• 2011 – 8.57
  • 2012 – 7.95

He also did struggle with the long ball last season, with a 1.07 HR/9. That said, he has a long track record of success and should continue to be among the better starters in the game.

Dilip Vishwanat/Getty Images

 

5. Aroldis Chapman – Cincinnati Reds – 25 years old

Is he a starter or a closer? The Reds can’t seem to decide (though it’s hard to imagine them moving him out of the closers role). Regardless of the role, however, what we know is that he is among the dominant arms in the game.

As long as he keeps his control (2.89 K/9), his 100 mph fastball (he averaged 97.7 mph last season) is more than enough. In 71.2 innings last season all he did was whiff 122 batters. Yes, he’s that good.

It will be interesting to see how he fares if the Reds do in fact stick him in the rotation, though time will tell. Regardless, his arm is elite and, if he remains closer, he could be among the best to ever fill the role.

 

4. Chris Sale – Chicago White Sox – 24 years old

While the White Sox briefly moved him back to the bullpen last season, it is clear that his future lies in the starting rotation (he’s already been named the Opening Day starter). In his first season starting in the major leagues, Sale showed how good he was, going 17-6 with a 3.05 ERA and 1.14 WHIP.

Throw in that the strikeouts were there (192 K over 192.0 IP), as was the control (2.39 BB/9), and what’s not to like?  Of course you can question if there was some luck involved (23.0 percent line drive rate, 80.0 percent strand rate), but to an extent that’s nitpicking. While we could see a regression in his second full season as a starting pitcher, there is no doubt that he is among the best young pitchers in the game.

 

3. Craig Kimbrel – Atlanta Braves – 24 years old

He’s a closer, so some people may want to discredit him a little bit. But is there currently anyone better in the game at what he does? All he did last season was post a 1.01 ERA, 0.65 WHIP, 16.66 K/9 and 2.01 BB/9.

Over 160.1 innings in the major leagues he has 283 K vs. 62 BB (as a relief pitcher he has back-to-back 100-plus strikeout seasons). In 2012 he blew just three saves in 45 opportunities. In other words, when he came in you basically knew the game was over.

Closers tend to come and go, but with a fastball that averaged 96.2 mph last season Kimbrel should have staying power. While he’s not among the elite of all time yet, in another few years he could force his way into that type of consideration.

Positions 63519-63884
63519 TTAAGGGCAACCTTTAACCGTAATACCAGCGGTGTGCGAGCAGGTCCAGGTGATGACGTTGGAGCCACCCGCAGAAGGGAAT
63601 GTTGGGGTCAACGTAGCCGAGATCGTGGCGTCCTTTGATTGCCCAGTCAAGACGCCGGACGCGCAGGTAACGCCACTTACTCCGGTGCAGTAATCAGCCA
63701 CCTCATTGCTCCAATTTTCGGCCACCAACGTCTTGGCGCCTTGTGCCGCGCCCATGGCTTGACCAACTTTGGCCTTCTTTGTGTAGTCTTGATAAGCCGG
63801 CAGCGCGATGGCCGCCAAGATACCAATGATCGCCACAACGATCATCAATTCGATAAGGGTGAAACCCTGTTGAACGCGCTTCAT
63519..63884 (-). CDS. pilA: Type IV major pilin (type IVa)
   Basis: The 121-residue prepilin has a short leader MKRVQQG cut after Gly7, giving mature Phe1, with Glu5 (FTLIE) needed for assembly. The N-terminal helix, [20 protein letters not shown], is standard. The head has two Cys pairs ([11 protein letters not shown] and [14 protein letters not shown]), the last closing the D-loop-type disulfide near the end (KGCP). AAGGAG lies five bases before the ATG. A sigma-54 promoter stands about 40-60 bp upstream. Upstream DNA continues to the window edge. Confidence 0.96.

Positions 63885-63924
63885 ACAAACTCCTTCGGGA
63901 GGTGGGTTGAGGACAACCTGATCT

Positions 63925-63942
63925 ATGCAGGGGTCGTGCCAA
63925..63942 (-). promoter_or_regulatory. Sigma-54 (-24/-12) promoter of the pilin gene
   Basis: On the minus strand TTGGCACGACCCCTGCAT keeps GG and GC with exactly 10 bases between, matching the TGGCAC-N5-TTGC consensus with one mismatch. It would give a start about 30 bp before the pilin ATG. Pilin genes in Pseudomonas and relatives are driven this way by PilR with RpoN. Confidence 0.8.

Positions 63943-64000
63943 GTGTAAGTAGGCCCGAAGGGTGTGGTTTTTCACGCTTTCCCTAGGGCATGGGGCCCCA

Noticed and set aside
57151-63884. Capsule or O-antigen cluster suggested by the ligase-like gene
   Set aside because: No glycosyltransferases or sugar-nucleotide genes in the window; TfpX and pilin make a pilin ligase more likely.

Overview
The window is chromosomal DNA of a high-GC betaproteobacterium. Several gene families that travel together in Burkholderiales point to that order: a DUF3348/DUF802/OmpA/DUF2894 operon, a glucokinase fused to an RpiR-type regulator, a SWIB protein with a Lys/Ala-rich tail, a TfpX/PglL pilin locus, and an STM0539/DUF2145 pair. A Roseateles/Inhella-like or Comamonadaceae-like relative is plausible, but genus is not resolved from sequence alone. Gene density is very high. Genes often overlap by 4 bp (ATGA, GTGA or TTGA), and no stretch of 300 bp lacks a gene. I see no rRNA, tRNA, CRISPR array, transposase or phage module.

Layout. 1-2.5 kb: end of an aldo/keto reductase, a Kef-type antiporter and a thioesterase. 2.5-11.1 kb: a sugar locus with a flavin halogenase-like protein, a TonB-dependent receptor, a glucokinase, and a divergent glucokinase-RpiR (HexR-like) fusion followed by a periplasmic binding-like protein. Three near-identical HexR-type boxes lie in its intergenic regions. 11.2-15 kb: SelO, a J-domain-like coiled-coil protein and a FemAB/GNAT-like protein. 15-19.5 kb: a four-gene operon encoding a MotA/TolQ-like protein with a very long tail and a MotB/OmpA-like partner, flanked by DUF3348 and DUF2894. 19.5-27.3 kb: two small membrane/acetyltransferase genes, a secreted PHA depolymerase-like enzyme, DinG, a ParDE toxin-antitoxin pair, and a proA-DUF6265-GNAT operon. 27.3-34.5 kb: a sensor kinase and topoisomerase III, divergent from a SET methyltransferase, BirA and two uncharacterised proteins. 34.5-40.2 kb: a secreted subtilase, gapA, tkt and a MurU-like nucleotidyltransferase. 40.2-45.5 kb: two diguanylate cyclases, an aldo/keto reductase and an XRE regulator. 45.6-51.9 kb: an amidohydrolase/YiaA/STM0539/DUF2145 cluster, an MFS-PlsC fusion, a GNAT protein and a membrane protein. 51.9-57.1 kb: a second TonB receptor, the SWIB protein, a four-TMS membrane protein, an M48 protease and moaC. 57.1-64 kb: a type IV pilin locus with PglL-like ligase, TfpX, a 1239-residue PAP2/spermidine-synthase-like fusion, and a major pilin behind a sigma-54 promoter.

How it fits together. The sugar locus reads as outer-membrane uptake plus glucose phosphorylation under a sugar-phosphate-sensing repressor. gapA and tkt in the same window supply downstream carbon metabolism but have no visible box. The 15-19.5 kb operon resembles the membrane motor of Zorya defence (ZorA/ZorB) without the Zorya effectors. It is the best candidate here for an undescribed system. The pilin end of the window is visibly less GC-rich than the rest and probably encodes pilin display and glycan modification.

2. Clayton Kershaw – Los Angeles Dodgers – 25 years old

You can easily argue that this should be a 1 and 1a situation. How could Kershaw not be sitting atop this list? Over the past four seasons he has posted:

  • A sub-3.00 ERA each year
  • A sub-1.25 WHIP each year (including marks of 0.98 and 1.02 the past two seasons)
  • Over a strikeout per inning each season

Control, which was once a major issue, has become among the best in the league (BB/9 of 2.08 and 2.49 the past two seasons). If you want to slot him at the top spot I couldn’t argue. That said, even with how good he’s been (and he has been truly amazing) he falls just short…

Leon Halip/Getty Images

 

1. Stephen Strasburg – Washington Nationals – 24 years old

That’s because Strasburg has the ability to be a once-in-a-generation starting pitcher. There was a major debate last season over the Nationals' handling of him, as they played it cautious in his first year back from Tommy John surgery.

That said, you wouldn’t have known there was an issue given his performance. Over 159.1 innings he posted a 3.16 ERA, 1.15 WHIP, 11.13 K/9 and 2.71 BB/9. Imagine what he might do over the course of an entire season.

Strasburg’s pure ability is unmatched and, if he can stay healthy, you have to think that he’s going to be the dominant starting pitcher in baseball for the next five to 10 years.

 

Honorable Mention – Gerrit Cole – Pittsburgh Pirates; Tyler Skaggs – Arizona Diamondbacks; Trevor Bauer – Cleveland Indians; Zack Wheeler – New York Mets; Shelby Miller – St. Louis Cardinals

 

Make sure to check out all of our 25-Years Old Or Under lists:

First Basemen
Third Basemen
Outfielders